#30DaysofHTML Day 18: < main > and < aside >

Get to the point. Or not.

Continuing with the theme of elements you probably already know, but you may not be using correctly, let's look at <main> and <aside>. They are studies in opposites, which makes them fun to consider together.

What's your <main> focus?

If it's the main focus of the page, the part of the page that holds the meaning for your visit or the app that visitors want to use, that's the part that should be in a <main> element.

<main> is different than <article> or <section> in that there can only be one <main> element per page.

Inside of <main>, you may have article(s), section(s), application(s), or anything else that is unique to this particular page. Think of <main> for the page focus, rather than as identifying a specific type of content. It's not structural, in other words. It's not for repeated elements of any kind (think logos, nav bars, advertising, related articles, etc.).

If your website were a textbook, your <main> focus would be the black text on the white background, not the black boxes (those are <aside> most likely). This might also be an <article> structurally speaking, but its focus is the <main> point of the site.

As an <aside>...

In theater, an aside is when an actor talks to the audience about what's going on. In The Office, it was often Jim talking to the camera, helping us understand what's going on.

In a magazine or other printed content, an aside is often styled as a pull quote or other content separated from the rest of the page and maybe highlighted in some way. The information may be related to the main text, but it's not its focus.

In your HTML, an <aside> is anything that's supporting material for your web page.

In this textbook, the <aside> would be the black boxes. It's related material, helping us understand the focus of the rest of the page, whether that's marked up with a <main>, <article>, or <section>.

⚠️ Sidebars and pull quotes are most commonly mentioned in conjunction with <aside>. However, just because your design contains a right (or left) column for your page doesn't necessarily mean it's an <aside>. That would be letting design drive your element choices, and we know that design is all about CSS, not HTML.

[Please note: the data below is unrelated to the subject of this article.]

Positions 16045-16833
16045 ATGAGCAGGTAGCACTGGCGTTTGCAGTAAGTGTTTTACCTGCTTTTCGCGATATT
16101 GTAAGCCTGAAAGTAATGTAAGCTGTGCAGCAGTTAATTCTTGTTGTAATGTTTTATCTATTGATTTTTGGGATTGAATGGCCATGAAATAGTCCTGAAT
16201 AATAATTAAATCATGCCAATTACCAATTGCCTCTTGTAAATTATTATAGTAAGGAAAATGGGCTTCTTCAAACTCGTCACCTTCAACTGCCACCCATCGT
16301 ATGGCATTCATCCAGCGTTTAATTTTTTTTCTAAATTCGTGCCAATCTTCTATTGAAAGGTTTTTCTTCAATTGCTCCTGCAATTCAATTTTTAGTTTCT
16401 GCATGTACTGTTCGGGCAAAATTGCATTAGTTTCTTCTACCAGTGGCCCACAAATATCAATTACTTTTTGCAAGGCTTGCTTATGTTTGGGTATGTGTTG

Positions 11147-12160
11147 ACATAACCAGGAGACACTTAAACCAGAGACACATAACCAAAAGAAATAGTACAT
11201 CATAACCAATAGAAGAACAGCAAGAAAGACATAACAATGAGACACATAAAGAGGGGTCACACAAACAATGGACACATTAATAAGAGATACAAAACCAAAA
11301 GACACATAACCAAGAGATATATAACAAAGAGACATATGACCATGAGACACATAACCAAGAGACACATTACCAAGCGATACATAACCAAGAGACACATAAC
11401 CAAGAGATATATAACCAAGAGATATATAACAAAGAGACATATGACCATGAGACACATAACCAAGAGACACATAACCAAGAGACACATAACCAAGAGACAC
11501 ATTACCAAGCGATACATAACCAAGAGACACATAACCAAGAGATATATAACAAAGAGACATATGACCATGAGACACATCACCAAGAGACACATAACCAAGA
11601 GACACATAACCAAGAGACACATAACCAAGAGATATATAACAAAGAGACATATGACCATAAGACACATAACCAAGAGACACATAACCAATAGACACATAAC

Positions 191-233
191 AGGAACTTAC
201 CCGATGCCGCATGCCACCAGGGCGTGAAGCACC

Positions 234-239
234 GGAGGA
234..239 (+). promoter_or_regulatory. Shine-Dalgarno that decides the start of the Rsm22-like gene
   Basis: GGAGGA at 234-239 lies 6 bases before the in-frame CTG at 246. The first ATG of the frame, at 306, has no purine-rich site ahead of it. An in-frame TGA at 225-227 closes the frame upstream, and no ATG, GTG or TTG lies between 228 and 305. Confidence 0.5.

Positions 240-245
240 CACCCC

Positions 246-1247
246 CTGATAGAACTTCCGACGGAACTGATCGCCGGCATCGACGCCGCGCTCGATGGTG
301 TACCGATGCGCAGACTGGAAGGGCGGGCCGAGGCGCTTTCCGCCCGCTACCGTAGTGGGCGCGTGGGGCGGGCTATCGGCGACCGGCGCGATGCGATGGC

"Skip links" and accessibility

One of the commonly mentioned items about accessibility and main content is including a so-called "skip link" in your web design. This is a simple internal page link, visible to screen readers but not necessarily exposed in the site design, that allows a "skip" from the top of the page to the main content when clicked.

<a href="#main">Skip to main content</a> 
<main id="main"> 

CSS-Tricks offers a great article with more details about this type of link and how to style it for compatibility with screen readers while maintaining invisibility on your site.

More than one <main>?

⚠️ You may have more than one <main> element in use per page, provided only one <main> is visible at a time. WHATWG has an example of this. Otherwise, one <main> per page.

Things to avoid with <aside>

⛔️ Do not use the <aside> element to identify text in parentheses, as this kind of text is considered part of the main flow.

<main> and <aside> demo

🖥 View the <main> and <aside> demo on CodePen.

View the CodePen demo

Challenge: Using <main> and <aside> (and other elements!)

👩🏽‍💻 Try today’s CodePen Challenge about the use of <main> and <aside>. When you’ve completed it, post your answer in our discussion in Substack.

Take the CodePen Challenge

More information and examples

📚 MDN: <main> and <aside>

📚 WHATWG: <main> and <aside>

📚 CSS-Tricks: How to Create a “Skip to Content” Link

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